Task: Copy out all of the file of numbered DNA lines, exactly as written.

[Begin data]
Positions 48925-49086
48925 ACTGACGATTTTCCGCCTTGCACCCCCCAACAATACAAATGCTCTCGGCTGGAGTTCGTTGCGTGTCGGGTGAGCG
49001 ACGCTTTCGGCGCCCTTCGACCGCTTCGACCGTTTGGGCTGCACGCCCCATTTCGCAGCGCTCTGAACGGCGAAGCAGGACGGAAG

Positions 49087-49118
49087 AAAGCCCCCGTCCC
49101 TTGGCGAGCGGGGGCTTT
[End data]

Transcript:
Positions 48925-49086
48925 ACTGACGATTTTCCGCCTTGCACCCCCCAACAATACAAATGCTCTCGGCTGGAGTTCGTTGCGTGTCGGGTGAGCG
49001 ACGCTTTCGGCGCCCTTCGACCGCTTCGACCGTTTGGGCTGCACGCCCCATTTCGCAGCGCTCTGAACGGCGAAGCAGGACGGAAG

Positions 49087-49118
49087 AAAGCCCCCGTCCC
49101 TTGGCGAGCGGGGGCTTT